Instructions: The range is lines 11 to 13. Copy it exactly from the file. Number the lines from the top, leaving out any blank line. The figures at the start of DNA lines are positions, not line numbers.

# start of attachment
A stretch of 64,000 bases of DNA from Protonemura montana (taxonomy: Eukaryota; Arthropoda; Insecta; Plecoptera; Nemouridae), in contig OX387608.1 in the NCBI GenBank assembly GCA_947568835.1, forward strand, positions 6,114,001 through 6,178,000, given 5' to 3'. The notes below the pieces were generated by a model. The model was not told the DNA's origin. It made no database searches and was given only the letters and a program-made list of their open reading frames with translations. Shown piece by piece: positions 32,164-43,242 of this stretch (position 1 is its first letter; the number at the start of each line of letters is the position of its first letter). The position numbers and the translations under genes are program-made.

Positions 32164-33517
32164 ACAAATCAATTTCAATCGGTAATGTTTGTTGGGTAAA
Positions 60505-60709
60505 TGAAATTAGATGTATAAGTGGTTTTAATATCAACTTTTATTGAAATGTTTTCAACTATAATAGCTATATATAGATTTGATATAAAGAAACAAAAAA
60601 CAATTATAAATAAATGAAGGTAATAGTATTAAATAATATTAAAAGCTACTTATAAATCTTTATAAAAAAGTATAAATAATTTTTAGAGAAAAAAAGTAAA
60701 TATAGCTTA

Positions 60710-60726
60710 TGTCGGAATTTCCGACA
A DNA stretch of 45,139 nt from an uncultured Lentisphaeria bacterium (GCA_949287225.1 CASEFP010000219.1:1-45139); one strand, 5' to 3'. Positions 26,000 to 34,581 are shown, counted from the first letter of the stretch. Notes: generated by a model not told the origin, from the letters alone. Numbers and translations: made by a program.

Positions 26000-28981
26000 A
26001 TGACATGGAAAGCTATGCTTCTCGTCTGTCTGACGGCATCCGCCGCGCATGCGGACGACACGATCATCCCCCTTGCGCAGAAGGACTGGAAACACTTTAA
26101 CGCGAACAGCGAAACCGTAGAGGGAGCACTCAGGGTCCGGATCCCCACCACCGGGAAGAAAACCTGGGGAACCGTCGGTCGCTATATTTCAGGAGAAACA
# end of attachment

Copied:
Positions 26000-28981
26000 A
26001 TGACATGGAAAGCTATGCTTCTCGTCTGTCTGACGGCATCCGCCGCGCATGCGGACGACACGATCATCCCCCTTGCGCAGAAGGACTGGAAACACTTTAA